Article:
When I search the archives for Words of Wisdom posts, I look for themes to unite our selections. Today the theme is First – First the Foundation, First Discovery, and First Meeting. Each selection has a link to the entire article. After reading, please tell us about your “firsts.” And please feel free to comment on other reader’s comments. Let’s have a lively discussion.
First Things First
Most writers know this business can be soul-crushing at times, even if we don’t like to talk about it. As can life. This past week, my husband and I secured a mortgage and were over-the-moon excited to close on Friday. The house we’ve been living in for almost 7 years would finally be ours. On Wednesday, we received a call that told us the house had been deemed unsellable. Briefly, 30 years ago a mobile home stood on the land. Rather than remove the old mobile in its entirety, the then-owner stripped it down to the steel beam and built a beautiful 1 ¾ story country contemporary on top of it, rendering the property unsound. Unpredictable. Unsellable, except to a cash buyer who doesn’t glance at the deed.
Because the previous owner cut corners with the foundation, it throws off the entire house. Same holds true for our stories. Without a solid foundation — key milestones, properly placed — the story won’t work, no matter how well-written. The pacing will drag. The story may sag in the middle. The ending might not even be satisfying. It all comes down to the foundation on which the story stands.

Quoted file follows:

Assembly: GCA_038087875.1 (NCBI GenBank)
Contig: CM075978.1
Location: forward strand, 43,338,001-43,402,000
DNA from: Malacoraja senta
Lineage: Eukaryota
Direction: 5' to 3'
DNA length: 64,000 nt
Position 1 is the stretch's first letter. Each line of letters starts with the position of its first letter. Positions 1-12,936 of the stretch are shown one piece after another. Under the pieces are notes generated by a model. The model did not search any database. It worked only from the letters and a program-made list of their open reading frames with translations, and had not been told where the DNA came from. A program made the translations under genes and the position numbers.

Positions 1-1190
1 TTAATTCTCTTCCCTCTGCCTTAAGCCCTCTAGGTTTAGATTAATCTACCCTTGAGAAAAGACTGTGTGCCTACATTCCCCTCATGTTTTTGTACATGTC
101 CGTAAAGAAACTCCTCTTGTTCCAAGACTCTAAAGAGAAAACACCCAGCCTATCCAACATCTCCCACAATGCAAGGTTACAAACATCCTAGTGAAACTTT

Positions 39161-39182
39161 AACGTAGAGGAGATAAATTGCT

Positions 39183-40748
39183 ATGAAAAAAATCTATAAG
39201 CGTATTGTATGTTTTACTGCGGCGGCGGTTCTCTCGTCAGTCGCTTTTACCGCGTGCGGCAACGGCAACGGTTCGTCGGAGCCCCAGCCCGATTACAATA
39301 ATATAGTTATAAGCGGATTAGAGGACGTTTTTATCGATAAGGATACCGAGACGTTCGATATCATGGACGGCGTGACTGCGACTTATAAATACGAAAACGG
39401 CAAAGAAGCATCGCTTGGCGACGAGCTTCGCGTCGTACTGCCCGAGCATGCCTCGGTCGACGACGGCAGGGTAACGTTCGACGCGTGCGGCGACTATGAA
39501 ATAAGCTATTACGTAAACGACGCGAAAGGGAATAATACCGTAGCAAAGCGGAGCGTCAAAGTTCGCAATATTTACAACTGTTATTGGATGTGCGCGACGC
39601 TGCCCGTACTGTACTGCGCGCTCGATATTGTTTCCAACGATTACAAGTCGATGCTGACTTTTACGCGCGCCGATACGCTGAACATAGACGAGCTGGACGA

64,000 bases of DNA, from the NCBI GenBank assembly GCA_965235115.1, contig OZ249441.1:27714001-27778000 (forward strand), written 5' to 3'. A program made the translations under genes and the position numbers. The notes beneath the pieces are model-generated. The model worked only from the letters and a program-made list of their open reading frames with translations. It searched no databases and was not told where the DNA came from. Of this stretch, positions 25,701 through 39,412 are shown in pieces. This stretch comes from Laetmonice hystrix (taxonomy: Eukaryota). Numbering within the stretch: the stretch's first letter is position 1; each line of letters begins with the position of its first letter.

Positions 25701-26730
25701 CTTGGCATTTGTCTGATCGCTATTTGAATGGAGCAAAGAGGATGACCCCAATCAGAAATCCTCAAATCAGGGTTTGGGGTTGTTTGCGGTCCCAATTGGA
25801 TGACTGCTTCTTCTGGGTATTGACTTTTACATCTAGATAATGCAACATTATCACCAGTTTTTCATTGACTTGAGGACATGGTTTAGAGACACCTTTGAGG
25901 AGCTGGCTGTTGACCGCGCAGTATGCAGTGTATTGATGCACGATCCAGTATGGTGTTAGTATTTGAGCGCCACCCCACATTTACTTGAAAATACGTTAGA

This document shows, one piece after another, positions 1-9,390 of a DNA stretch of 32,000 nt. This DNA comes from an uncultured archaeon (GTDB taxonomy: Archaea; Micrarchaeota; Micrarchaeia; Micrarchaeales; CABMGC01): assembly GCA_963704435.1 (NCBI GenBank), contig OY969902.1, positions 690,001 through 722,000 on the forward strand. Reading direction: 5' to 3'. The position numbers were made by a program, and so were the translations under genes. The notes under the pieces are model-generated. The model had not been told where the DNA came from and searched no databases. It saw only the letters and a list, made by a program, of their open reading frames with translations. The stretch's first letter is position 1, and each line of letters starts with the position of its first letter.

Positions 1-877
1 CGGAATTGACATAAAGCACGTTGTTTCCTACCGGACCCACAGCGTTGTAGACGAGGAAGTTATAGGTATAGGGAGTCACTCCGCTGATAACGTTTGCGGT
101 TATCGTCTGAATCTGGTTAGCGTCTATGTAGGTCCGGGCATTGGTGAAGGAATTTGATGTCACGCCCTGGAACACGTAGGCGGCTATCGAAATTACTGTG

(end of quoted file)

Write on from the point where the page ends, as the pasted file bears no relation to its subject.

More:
….Had we never moved into this house and stayed as long as we did, we wouldn’t have the opportunity to build our dream home now … a few house lots over on land we already love. We envision relaxing on the back deck, watching black bear, moose, and deer stroll through the yard. That’s the plan, anyway. If for some reason it doesn’t pan out, we’ll readjust again.
Give yourself permission to fail, in your writing as well as IRL. Then get back to the keyboard and move forward. Only you can make your dreams come true. Sue Coletta – 8/27/18
Here’s the epiphany:
In crime fiction, the antagonist drives the plot. Unless a crime has been committed, or is about to be committed, there’s nothing for the protagonist to do. The antagonist acts, the protagonist re-acts.
I’d been following the wrong character around all these years!
My realization probably seems like a big DUH to many crime authors. But I’m sharing it in hopes of helping others like myself who overlooked the obvious.
It’s fun to think like a villain! When I started writing from the bad guy’s POV, a whole new world opened up—a world without conscience, constraints, or inhibitions. Debbie Burke – 9/28/17
All of this got me to wondering about all of you. I remember where and how I met Don, and most of my other friends, and my wife, business associates, etc. But those of us who contribute blog posts to The Kill Zone don’t know how you, our wonderful readers and commenters, got here. What brought you to The Kill Zone originally? How did you get here? Twitter? Facebook? Writer’s Digest? An author’s link? I’d love to know. And if you have any stories about reuniting with old friends and acquaintances that are unique and/or unusual, please share if you’re so inclined. Joe Hartlaub – 3/12/16
So, what thoughts do you have about the selections?
What comments do you have on the comments?
And what “firsts” would you like to share with us?
Also, please tell us how you first learned about The Kill Zone blog.